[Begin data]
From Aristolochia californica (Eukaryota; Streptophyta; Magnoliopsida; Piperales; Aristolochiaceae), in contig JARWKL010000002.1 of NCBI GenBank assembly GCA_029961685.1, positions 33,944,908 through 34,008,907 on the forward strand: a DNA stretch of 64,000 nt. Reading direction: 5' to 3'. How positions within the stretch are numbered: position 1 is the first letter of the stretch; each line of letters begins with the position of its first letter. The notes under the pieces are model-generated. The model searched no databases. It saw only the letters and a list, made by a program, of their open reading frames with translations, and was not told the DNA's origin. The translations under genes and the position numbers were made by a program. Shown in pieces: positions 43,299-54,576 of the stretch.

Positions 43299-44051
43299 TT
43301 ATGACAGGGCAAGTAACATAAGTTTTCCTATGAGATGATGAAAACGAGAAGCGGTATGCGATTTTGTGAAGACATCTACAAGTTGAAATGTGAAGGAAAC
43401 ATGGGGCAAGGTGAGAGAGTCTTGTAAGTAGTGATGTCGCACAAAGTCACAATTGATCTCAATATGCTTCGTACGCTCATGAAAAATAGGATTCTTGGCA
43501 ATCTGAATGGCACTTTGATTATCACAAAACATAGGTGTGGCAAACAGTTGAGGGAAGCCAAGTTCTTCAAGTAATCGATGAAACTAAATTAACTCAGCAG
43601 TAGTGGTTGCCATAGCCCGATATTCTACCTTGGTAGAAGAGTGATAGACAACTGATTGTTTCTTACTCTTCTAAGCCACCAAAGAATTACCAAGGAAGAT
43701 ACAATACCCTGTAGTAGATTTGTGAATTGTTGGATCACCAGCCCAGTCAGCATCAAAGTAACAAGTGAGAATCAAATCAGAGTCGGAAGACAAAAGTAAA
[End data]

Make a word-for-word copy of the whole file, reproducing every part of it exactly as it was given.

From Aristolochia californica (Eukaryota; Streptophyta; Magnoliopsida; Piperales; Aristolochiaceae), in contig JARWKL010000002.1 of NCBI GenBank assembly GCA_029961685.1, positions 33,944,908 through 34,008,907 on the forward strand: a DNA stretch of 64,000 nt. Reading direction: 5' to 3'. How positions within the stretch are numbered: position 1 is the first letter of the stretch; each line of letters begins with the position of its first letter. The notes under the pieces are model-generated. The model searched no databases. It saw only the letters and a list, made by a program, of their open reading frames with translations, and was not told the DNA's origin. The translations under genes and the position numbers were made by a program. Shown in pieces: positions 43,299-54,576 of the stretch.

Positions 43299-44051
43299 TT
43301 ATGACAGGGCAAGTAACATAAGTTTTCCTATGAGATGATGAAAACGAGAAGCGGTATGCGATTTTGTGAAGACATCTACAAGTTGAAATGTGAAGGAAAC
43401 ATGGGGCAAGGTGAGAGAGTCTTGTAAGTAGTGATGTCGCACAAAGTCACAATTGATCTCAATATGCTTCGTACGCTCATGAAAAATAGGATTCTTGGCA
43501 ATCTGAATGGCACTTTGATTATCACAAAACATAGGTGTGGCAAACAGTTGAGGGAAGCCAAGTTCTTCAAGTAATCGATGAAACTAAATTAACTCAGCAG
43601 TAGTGGTTGCCATAGCCCGATATTCTACCTTGGTAGAAGAGTGATAGACAACTGATTGTTTCTTACTCTTCTAAGCCACCAAAGAATTACCAAGGAAGAT
43701 ACAATACCCTGTAGTAGATTTGTGAATTGTTGGATCACCAGCCCAGTCAGCATCAAAGTAACAAGTGAGAATCAAATCAGAGTCGGAAGACAAAAGTAAA